David E. Sorkin, Unsolicited Commercial E-Mail and the Telephone Consumer Protection Act of 1991, 45 Buff. L.Rev. 1001, 1003-12 (1997), describes the differences between telephone facsimile machines and e-mail. A conventional fax machine scans a printed document, dials a telephone number which connects it to another fax machine, and transmits a digitally encoded document image to the other machine. The other machine prints out a copy of the document. It typically requires thirty seconds to one minute to transmit each page. The recipient cannot use its fax machine until the incoming fax has been received and printed. The recipient provides the paper and ink or toner needed to produce the printed copy of the document. The recipient also bears the cost of wear and tear on its fax machine and incurs administrative costs in handling the incoming documents and keeping the machine supplied with paper and toner. This article states that the cost of printing each page with a modern machine is between four cents and twelve cents.
An e-mail message is a computer file transferred from one computer to another. A computer can send and receive e-mail messages over an ordinary telephone line using a modem. E-mail can also be exchanged among computers on a local area network or between separate networks that are interconnected. Virtually every computer system on the market today, if connected to a printer, has the capacity to print.
Unwanted e-mail does not impose the same burdens on the recipient as unsolicited fax advertising. The transmission of unwanted e-mail does not usually interfere with the recipient's ability to use its computer system because unwanted e-mail does not interfere with receiving or sending other e- mail messages or the operation of other programs. Unwanted e-mail can be deleted before it is opened, read, or printed; unwanted e-mail will not be printed unless the recipient directs that it be printed.
Unwanted e-mail creates other burdens. Mass advertising by e-mail is virtually free. Thus, recipients may be receiving on a daily basis large numbers of unwanted e-mail. This means that recipients may be required to spend substantial time sorting, reading, and deleting unwanted e-mail. In many instances, an e-mail cannot be deleted without examining the text of the message because the sender uses a vague or misleading subject line. Unwanted e- mail may preclude a business from promptly responding to desired e-mail because of the time spent deleting unwanted e-mail. Internet service providers incur substantial expenses (that are eventually passed on to their customers) caused by the volume of unsolicited e-mail, including the need for additional bandwidth, additional storage, and additional staff. See, generally, Congressman Gary Miller, How to Can Spam, 2 Vand. J. Ent. L. & Proc. 127 (Western 2000).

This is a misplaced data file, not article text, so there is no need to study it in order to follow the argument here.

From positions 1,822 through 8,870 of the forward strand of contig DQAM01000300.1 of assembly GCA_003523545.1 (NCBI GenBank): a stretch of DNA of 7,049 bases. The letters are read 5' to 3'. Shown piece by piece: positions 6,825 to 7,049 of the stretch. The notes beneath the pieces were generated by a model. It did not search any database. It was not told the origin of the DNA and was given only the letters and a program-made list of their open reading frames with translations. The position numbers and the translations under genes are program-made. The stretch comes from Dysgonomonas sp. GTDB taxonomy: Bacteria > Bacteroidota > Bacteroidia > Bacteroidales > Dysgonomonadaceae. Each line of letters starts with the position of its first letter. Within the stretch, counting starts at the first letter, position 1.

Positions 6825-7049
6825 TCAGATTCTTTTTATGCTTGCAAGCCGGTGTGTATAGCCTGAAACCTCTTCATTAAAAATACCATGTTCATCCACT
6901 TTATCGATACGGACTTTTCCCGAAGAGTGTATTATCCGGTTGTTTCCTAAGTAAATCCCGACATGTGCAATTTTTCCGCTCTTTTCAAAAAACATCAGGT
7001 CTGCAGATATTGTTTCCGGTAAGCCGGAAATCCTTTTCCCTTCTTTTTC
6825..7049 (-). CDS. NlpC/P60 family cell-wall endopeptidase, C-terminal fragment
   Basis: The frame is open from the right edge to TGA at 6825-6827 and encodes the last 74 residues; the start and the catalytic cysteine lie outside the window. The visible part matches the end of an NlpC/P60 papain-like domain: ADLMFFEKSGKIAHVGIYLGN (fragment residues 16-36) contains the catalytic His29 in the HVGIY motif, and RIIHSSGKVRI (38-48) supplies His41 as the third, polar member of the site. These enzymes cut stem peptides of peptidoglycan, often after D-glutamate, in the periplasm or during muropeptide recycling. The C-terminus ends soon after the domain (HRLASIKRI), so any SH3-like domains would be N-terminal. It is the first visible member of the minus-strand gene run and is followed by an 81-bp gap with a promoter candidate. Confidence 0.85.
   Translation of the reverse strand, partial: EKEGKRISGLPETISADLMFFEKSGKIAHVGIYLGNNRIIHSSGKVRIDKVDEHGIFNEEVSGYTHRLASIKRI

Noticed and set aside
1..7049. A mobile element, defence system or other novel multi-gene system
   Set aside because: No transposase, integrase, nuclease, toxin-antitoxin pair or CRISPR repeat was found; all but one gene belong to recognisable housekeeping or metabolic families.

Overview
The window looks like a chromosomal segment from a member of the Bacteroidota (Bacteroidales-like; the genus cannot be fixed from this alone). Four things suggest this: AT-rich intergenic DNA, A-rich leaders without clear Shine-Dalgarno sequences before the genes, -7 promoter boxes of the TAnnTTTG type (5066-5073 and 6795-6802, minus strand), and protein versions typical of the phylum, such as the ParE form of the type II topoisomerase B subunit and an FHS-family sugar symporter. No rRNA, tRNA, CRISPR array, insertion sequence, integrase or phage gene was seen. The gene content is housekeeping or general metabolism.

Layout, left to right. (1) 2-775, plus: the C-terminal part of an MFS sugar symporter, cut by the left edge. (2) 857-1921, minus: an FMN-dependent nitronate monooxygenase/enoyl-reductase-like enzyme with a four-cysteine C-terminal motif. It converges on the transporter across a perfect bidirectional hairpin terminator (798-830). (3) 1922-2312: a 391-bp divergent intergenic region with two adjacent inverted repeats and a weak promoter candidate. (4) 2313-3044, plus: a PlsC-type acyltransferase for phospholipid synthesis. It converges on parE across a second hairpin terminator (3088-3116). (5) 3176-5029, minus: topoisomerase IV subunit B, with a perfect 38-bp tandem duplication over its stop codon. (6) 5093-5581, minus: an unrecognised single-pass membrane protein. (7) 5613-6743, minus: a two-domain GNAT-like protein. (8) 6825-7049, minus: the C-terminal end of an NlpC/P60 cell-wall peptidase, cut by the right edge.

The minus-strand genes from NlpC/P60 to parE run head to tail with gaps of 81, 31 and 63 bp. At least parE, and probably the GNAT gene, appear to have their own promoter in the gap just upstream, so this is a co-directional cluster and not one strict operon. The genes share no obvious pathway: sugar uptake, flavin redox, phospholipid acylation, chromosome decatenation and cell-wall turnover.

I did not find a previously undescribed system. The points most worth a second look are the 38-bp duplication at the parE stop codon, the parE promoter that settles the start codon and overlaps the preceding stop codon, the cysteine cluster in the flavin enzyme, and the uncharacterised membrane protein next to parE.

While the TCPA's definition of telephone facsimile machine can be read to include most personal computers in use today, it appears that Congress, by regulating only unsolicited advertising that would be transcribed onto paper, was concerned with recipients receiving paper they did not want. If this is so, the definition of telephone facsimile machine should not be construed to reach messages that the recipient must choose to transcribe onto paper. The question of whether unsolicited e-mail advertisements are covered by the TCPA cannot be resolved simply by concluding that the definition of telephone facsimile machine is broad enough to include unsolicited e-mail sent to a computer system which permits the recipient to transcribe the text onto paper. The controlling issue is whether Congress intended for the definition to receive such a broad interpretation.